On the Money

October 26, 2010
Posted by Jay Livingston

In the previous post, I suggested that Americans were much more likely to name streets after military heroes than after luminaries in other fields as the French do.* As Denis Colombi noted in his comment on that post, the French don’t ignore their military victories. But in looking for people to name things after, they cast a wider net.

Whose praises do we sing? Follow the money. If you’re an American, you know the greenback line-up: Washington, Jefferson, Lincoln, Hamilton, Jackson, Grant, Franklin.

How surprising to go to France and see a bill like this – something you would never have seen in the US. (You won’t see it in France any more either, now that the Euro reigns.)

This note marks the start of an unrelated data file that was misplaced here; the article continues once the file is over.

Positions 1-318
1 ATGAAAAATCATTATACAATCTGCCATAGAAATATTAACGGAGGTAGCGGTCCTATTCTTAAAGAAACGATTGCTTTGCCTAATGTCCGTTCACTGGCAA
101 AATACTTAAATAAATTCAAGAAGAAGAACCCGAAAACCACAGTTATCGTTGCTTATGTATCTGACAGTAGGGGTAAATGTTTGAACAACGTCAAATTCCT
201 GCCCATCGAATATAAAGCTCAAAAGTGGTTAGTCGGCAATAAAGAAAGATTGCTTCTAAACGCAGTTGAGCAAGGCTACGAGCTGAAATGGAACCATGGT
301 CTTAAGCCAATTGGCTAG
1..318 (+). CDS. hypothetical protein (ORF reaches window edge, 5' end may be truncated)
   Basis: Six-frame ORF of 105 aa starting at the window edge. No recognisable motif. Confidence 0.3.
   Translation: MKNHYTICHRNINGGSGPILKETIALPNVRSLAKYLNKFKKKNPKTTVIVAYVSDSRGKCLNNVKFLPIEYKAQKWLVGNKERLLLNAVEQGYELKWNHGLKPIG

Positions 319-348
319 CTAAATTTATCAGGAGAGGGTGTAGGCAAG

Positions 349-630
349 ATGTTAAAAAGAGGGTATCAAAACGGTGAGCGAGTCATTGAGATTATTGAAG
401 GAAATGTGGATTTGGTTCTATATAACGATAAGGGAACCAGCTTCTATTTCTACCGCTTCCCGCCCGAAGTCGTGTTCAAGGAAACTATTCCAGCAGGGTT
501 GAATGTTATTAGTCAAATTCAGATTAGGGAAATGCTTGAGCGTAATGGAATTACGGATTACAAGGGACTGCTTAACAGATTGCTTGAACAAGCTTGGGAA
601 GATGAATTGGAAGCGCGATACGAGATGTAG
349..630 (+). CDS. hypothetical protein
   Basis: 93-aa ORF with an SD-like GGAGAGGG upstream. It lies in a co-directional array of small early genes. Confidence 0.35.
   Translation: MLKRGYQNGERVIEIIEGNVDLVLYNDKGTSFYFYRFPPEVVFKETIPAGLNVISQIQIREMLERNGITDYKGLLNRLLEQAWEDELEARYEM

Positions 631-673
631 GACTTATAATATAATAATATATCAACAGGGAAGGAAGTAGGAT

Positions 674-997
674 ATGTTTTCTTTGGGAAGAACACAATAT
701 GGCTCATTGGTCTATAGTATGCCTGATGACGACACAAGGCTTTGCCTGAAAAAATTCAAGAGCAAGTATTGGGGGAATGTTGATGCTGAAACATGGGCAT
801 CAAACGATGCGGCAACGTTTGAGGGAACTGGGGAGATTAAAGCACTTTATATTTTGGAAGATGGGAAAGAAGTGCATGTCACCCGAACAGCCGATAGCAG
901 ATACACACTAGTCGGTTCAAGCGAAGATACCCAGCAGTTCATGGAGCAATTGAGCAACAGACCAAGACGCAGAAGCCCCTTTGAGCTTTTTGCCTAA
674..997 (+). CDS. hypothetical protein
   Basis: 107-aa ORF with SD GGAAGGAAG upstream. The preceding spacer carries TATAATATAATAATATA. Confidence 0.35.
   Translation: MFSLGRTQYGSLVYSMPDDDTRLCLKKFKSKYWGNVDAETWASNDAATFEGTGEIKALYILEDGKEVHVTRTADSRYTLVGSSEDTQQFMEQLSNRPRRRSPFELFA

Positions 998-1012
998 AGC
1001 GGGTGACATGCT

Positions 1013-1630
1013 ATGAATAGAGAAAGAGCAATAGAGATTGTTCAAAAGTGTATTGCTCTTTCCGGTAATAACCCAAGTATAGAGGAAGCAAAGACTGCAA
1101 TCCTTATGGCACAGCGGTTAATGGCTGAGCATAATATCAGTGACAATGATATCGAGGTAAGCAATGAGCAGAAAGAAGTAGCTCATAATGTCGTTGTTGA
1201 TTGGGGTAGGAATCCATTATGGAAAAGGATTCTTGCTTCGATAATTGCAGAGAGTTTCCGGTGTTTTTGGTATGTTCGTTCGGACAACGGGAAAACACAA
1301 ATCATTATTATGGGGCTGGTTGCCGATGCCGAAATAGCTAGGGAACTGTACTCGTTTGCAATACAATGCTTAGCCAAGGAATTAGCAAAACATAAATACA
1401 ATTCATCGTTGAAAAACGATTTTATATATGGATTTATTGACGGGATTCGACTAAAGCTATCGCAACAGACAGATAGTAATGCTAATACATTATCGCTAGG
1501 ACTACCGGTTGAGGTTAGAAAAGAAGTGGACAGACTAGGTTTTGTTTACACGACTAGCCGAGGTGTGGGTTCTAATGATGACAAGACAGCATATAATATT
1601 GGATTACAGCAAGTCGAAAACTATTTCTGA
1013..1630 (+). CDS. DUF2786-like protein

An artist (Delacroix) and bare breasts.

Or this:

A female scientist, Marie Curie, and her husband Pierre.

Or this.

Voltaire, a writer remembered chiefly as a satirist. Why not a Mark Twain bill for the US?

Who else filled the bill? Eiffel, Cézanne, Saint-Exupéry, Hugo, Molière, Racine, Voltaire, Debussy . . . .

* We do sometimes confer these naming honors on artists. I myself attended a primary school named after the great composer Stephen Foster.


maxliving said...

I believe another sociologist (or at least a criminologist) commented on the stricter requirements of the US for its currency images. See here: http://www.youtube.com/watch?v=Sy0VRRVs9wM&NR=1#t=02m15s

XavierM said...

You forgot Blaise Pascal, who was represented on the old 500 francs bank note.


At that time it was the biggest existing bank note, and it was commonly named after the french philosopher : un billet de 500 francs = "un pascal"
(apologies for the bad english...)

PCM said...

The old Dutch notes, particularly the 50, 100, and 250(!) guilder notes didn't have people at all, but a sunflower, a bird (a snip), and a lighthouse. They didn't celebrate artists, but were were works of art themselves. They were beautiful.

(I also miss the fl 2.50 coin, not that you asked.)